The use of a geothermal flush cart is the last and most important part of any geothermal loopfield installation. The geothermal flush cart allows you to purge the loopfield of debris and to fill the loopfield with a glycol/water solution.
Improper purging and filling of a loopfield could result in poor performance or significant damage to your geothermal heat pump. It’s important that you have the proper equipment.
Purchase or rent your flush cart?
We recommend that you purchase your own flush cart. As a contractor or certified geothermal installer, it makes good business sense to own a geothermal flush cart. Renting a flush cart for each project would cost you more in the long term than purchasing a flush cart outright.
Let’s say, hypothetically, that this is your first geothermal project as a certified installer or you are a do-it-yourselfer installing your own system. As this is your first job you may not have the capital resources to invest in a flush cart right away, or if this is the only project you plan on doing it may not make sense to purchase a flush cart if you’re only going to use it once.
Now some people will tell you that you have to buy a flush cart. And they would be right as nothing beats purchasing a unit that is specifically designed to do what you need it to do. But lets be realistic, that doesn’t always make sense especially in economic times that are as difficult as today.
If you don’t buy a flush cart, what can you do?
To answer that, a flush cart is essentially a pump that circulates fluid through the loop field purging all debris, filling it with fluid and pressurizing the whole system. So if you step back, you probably have everything you need to make your own flush cart sitting around your house.
1) The first part of the flush cart that you’re going to need is a container to hold the fluid that you will be filling the system with. A 55-gallon drum works great. A plastic container is preferred as it allows you to see the level of the fluid inside the container.
2)The next part, and most important, is the pump part of the flush cart. The optimal specifications for the pump is 45 GPM @ 50 ft of head. The ideal pump is a 2hp electric pump with a maximum flow of 145GPM. Since pump models vary, check the pump performance chart that will be provided with it. You can use a gas powered pump, but it is important to note that you will need longer hoses.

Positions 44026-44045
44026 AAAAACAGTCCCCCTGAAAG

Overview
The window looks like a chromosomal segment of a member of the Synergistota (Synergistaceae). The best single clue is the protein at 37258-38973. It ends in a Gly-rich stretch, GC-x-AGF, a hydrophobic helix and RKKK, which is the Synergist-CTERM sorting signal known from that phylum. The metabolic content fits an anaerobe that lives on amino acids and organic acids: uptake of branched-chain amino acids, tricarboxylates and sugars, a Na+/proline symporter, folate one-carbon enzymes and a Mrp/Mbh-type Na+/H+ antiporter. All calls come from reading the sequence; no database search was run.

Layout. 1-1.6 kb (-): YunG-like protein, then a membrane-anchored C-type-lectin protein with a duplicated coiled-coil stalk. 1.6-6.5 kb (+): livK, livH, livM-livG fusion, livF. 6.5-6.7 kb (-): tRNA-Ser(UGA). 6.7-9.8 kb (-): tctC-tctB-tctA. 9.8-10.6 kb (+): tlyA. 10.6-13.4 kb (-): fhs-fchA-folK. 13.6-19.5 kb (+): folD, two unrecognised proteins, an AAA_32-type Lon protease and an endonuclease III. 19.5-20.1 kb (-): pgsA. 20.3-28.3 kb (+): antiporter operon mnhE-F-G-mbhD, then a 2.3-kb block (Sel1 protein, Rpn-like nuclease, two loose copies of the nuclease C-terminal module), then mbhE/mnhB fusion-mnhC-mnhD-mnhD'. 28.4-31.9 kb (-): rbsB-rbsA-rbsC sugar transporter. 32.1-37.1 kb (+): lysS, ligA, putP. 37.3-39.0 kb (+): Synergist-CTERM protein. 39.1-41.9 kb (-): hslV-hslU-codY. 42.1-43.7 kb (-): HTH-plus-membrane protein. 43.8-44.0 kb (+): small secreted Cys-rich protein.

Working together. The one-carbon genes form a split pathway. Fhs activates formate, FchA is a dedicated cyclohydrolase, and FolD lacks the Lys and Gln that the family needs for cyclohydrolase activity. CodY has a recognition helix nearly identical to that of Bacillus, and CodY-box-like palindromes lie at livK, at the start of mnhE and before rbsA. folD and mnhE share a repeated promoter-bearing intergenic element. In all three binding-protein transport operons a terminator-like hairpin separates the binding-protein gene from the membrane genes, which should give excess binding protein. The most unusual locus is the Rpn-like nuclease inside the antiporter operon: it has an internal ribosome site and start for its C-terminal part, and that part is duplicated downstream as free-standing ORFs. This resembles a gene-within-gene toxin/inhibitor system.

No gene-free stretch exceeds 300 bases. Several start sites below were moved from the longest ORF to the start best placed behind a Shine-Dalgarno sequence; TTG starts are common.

You will need to add fireman fittings on to the hoses matching those on your pump panel. Hook one end onto the top of the barrel to discharge. Another hose goes from the bottom of the barrel to the pump and then connect the pump to the other fitting on the pump panel. Mix water with the propylene glycol that you purchased with your geothermal loop field. The proper ratio is 25/75 fluid to water solution; in other words 25 parts glycol to 75 parts water.
Pump in the fluid and push all the air into the top of barrel. It is important to keep the fluid in the barrel from becoming aerated to keep air out of the loop field. You can accomplish this by using a section of screen rolled into a funnel. Keep circulating the fluid until there are no more bubbles, making sure you send fluid through the geo unit as well. When this step is complete, you can shut of the discharge and allow the pressure to build up before you shut off the flush cart completely.
Once you have completed this process you have successfully purged the loop field of air and debris, filled the system with the glycol solution and pressurized the system. If all your connections are secure you are ready to backfill the loop field. Using equipment you most likely have at home you were able to successfully purge and fill your loop field. It is important to take the time to do this, as air in the system will cause corrosion of the heat exchanger, sacrificing efficiency and performance. Debris will clog the pump pack, damaging the pumping mechanism and potentially the mechanical parts of your heat pump.
It is always recommended that you purchase a flush cart to install a geothermal loopfield but sometimes that just isn’t practical. You can create a flush cart that will function just as well from equipment that you already have.
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